Skip to main content

Adding a secret to an application

The aim of this guide is to walkthrough the process of adding a secret (in this example, AWS credentials) to a previously deployed application in the Cloud Platform.

This article walks you through the process of creating a secret manually. In practice, many of the secrets you will use in your applications are created automatically (e.g. database credentials).


This guide assumes the following:

Configuring secrets

This article covers encoding values into kubernetes secret objects.

See kuberenetes using secrets as environment variables for detailed information on providing values from kubernetes secrets to pods.

Create your AWS Credentials access key (making a note of the aws_access_key_id and aws_secret_access_key)

Base64-encode your secret

In this example aws_access_key_id is ‘AKIAFTKSAW15HJLOGD’. Issue the following command to base64-encode:

echo -n 'AKIAFTKSAW15HJLOGD' | base64

This will return the encoded id ‘QUtJQUZUS1NBVzE1SEpMT0dE’

In this example the aws_secret_access_key is ‘G8HJPMHVGFHK4547GFDSHHJJ’. Issue the following command to base64-encode:

echo -n 'G8HJPMHVGFHK4547GFDSHHJJ' | base64

This will return the encoded secret ‘RzhISlBNSFZHRkhLNDU0N0dGRFNISEpK’

Creating the secret

Create a secrets.yaml file similar to:

apiVersion: v1
kind: Secret
  name: demosecret
type: Opaque
  aws_access_key_id: QUtJQUZUS1NBVzE1SEpMT0dE
  aws_secret_access_key: RzhISlBNSFZHRkhLNDU0N0dGRFNISEpK

issue the following command:

$ kubectl -n yournamespace apply -f secrets.yaml
secret "demosecret" created

Listing the secrets in a namespace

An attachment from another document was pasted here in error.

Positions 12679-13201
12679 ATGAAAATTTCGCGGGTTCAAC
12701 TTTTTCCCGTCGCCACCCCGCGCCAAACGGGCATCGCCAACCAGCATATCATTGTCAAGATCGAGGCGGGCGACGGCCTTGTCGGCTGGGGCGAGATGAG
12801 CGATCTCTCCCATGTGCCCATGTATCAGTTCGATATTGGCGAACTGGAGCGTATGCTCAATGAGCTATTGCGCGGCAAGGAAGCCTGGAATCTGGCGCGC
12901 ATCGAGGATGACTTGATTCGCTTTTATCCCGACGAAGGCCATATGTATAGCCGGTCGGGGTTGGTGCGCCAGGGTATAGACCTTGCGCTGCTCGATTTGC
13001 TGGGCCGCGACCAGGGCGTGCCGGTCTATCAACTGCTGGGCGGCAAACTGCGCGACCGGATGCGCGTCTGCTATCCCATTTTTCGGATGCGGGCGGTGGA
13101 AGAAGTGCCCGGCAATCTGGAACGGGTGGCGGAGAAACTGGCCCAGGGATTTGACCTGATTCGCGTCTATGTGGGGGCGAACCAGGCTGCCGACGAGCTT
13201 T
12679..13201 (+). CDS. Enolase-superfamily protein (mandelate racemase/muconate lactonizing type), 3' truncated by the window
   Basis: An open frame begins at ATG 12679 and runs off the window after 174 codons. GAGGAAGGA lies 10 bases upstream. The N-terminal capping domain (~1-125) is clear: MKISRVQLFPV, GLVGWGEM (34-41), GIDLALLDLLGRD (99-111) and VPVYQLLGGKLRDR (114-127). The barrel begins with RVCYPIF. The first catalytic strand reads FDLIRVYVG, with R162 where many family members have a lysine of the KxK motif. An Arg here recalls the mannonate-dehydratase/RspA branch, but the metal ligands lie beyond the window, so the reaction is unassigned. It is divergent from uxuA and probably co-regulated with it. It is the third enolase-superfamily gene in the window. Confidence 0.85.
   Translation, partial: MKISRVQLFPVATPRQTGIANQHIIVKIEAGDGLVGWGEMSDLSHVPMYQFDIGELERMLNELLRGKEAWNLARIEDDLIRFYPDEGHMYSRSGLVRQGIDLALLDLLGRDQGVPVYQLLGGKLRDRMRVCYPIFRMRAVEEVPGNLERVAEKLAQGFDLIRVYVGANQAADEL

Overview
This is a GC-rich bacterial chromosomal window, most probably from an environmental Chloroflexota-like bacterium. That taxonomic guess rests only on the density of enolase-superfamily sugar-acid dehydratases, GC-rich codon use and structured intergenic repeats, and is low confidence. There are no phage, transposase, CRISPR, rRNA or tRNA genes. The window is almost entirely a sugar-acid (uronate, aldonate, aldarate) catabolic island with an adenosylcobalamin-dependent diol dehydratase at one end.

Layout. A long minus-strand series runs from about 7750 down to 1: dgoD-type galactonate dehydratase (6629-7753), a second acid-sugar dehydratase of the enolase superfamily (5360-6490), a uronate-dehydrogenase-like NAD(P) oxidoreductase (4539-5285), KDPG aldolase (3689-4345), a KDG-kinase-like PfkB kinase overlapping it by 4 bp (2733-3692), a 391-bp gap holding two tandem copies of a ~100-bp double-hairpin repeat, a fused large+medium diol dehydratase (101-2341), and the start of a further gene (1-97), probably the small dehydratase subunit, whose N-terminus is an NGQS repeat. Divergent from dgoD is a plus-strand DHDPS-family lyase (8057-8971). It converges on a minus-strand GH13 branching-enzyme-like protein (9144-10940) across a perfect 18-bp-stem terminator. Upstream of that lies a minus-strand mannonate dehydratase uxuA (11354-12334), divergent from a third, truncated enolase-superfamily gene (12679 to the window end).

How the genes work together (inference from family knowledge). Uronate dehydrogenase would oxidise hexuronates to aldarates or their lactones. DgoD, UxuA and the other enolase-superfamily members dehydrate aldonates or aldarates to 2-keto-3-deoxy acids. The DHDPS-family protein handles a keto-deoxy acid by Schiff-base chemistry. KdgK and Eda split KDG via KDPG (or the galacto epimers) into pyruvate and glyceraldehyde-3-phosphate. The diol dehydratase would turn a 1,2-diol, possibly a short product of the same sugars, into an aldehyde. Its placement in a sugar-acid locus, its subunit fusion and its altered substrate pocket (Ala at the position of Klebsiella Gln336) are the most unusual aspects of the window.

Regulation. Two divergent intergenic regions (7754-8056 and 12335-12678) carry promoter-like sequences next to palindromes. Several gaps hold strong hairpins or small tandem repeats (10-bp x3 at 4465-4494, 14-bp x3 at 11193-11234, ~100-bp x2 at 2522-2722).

$ kubectl -n yournamespace get secrets
NAME                                          TYPE                                  DATA      AGE
default-token-hz7z7                    3         26d
demosecret                                    Opaque                                2         5d

Updating the secret

You can update an existing secrets file by creating a secrets.yaml file, updating secret name to point to an existing secret and appending new entries to the file.

Decoding a secret

Secrets can be retrieved via the kubectl get secret command. For example, to retrieve the secret you created:

$ kubectl  -n yournamespace get secret demosecret  -o yaml
apiVersion: v1
  aws_access_key_id: QUtJQUZUS1NBVzE1SEpMT0dE
  aws_secret_access_key: RzhISlBNSFZHRkhLNDU0N0dGRFNISEpK
kind: Secret
  annotations: |
  creationTimestamp: "2020-04-28T14:24:27Z"
  name: demosecret
  namespace: yournamespace
  resourceVersion: "239748077"
  selfLink: /api/v1/namespaces/dstest/secrets/demosecret
  uid: 5bd08c63-5f29-452f-a0ec-4d26404411e6
type: Opaque

In this case, the values will be shown Base64-encoded

You can also use the cloud-platform CLI tool to view and Base64-decode the secret, like this:

cloud-platform decode-secret -n yournamespace -s demosecret

This will output the secret as JSON, with the values base64-decoded.

Using the secret in your applications

To use a secret you need to tell kubernetes to put its value in an environment variable which your application container can access. You will usually specify this in your application’s deployment.yaml file.

The following example sets an AWS_ACCESS_KEY_ID environment variable in the environment of the django-demo-container.

The value of AWS_ACCESS_KEY_ID comes from the secret called demosecret which is a hash with a key called aws_access_key_id, and the value of that key will become the value of the environment variable AWS_ACCESS_KEY_ID.

        - name: django-demo-container
            - containerPort: 8000
            - name: AWS_ACCESS_KEY_ID
                  name: demosecret
                  key: aws_access_key_id
            - name: AWS_SECRET_ACCESS_KEY
                  name: demosecret
                  key: aws_secret_access_key

When you reference a secret in this way, kubernetes takes care of the base64-decoding for you - you don’t need to base64-decode the value in your code.

This page was last reviewed on 1 March 2023. It needs to be reviewed again on 1 June 2023 .
This page was set to be reviewed before 1 June 2023. This might mean the content is out of date.